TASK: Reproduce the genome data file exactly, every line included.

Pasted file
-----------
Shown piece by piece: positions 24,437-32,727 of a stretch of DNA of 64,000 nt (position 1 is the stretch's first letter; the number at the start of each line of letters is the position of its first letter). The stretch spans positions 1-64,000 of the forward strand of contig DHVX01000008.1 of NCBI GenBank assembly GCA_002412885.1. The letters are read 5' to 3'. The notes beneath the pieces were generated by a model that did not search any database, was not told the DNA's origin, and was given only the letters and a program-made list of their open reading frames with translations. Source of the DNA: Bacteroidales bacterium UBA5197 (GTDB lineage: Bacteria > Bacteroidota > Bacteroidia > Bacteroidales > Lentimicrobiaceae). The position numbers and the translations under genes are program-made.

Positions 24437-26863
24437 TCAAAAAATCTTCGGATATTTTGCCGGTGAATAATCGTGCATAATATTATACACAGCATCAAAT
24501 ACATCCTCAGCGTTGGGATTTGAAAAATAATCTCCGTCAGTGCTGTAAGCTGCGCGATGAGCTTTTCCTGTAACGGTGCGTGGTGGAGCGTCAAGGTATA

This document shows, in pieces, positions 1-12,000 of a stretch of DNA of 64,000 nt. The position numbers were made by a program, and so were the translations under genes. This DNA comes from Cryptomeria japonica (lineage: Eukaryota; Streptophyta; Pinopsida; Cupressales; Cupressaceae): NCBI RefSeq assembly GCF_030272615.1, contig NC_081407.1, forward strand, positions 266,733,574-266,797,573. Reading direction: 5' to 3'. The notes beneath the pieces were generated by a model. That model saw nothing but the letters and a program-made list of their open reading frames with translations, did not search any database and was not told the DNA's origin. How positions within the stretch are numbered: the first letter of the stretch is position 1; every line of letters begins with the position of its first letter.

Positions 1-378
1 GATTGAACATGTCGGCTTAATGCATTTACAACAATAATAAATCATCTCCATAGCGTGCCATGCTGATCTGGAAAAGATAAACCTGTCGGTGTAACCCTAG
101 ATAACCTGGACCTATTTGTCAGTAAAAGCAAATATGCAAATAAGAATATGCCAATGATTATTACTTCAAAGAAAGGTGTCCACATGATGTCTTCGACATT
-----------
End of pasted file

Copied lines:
Shown piece by piece: positions 24,437-32,727 of a stretch of DNA of 64,000 nt (position 1 is the stretch's first letter; the number at the start of each line of letters is the position of its first letter). The stretch spans positions 1-64,000 of the forward strand of contig DHVX01000008.1 of NCBI GenBank assembly GCA_002412885.1. The letters are read 5' to 3'. The notes beneath the pieces were generated by a model that did not search any database, was not told the DNA's origin, and was given only the letters and a program-made list of their open reading frames with translations. Source of the DNA: Bacteroidales bacterium UBA5197 (GTDB lineage: Bacteria > Bacteroidota > Bacteroidia > Bacteroidales > Lentimicrobiaceae). The position numbers and the translations under genes are program-made.

Positions 24437-26863
24437 TCAAAAAATCTTCGGATATTTTGCCGGTGAATAATCGTGCATAATATTATACACAGCATCAAAT
24501 ACATCCTCAGCGTTGGGATTTGAAAAATAATCTCCGTCAGTGCTGTAAGCTGCGCGATGAGCTTTTCCTGTAACGGTGCGTGGTGGAGCGTCAAGGTATA

This document shows, in pieces, positions 1-12,000 of a stretch of DNA of 64,000 nt. The position numbers were made by a program, and so were the translations under genes. This DNA comes from Cryptomeria japonica (lineage: Eukaryota; Streptophyta; Pinopsida; Cupressales; Cupressaceae): NCBI RefSeq assembly GCF_030272615.1, contig NC_081407.1, forward strand, positions 266,733,574-266,797,573. Reading direction: 5' to 3'. The notes beneath the pieces were generated by a model. That model saw nothing but the letters and a program-made list of their open reading frames with translations, did not search any database and was not told the DNA's origin. How positions within the stretch are numbered: the first letter of the stretch is position 1; every line of letters begins with the position of its first letter.

Positions 1-378
1 GATTGAACATGTCGGCTTAATGCATTTACAACAATAATAAATCATCTCCATAGCGTGCCATGCTGATCTGGAAAAGATAAACCTGTCGGTGTAACCCTAG
101 ATAACCTGGACCTATTTGTCAGTAAAAGCAAATATGCAAATAAGAATATGCCAATGATTATTACTTCAAAGAAAGGTGTCCACATGATGTCTTCGACATT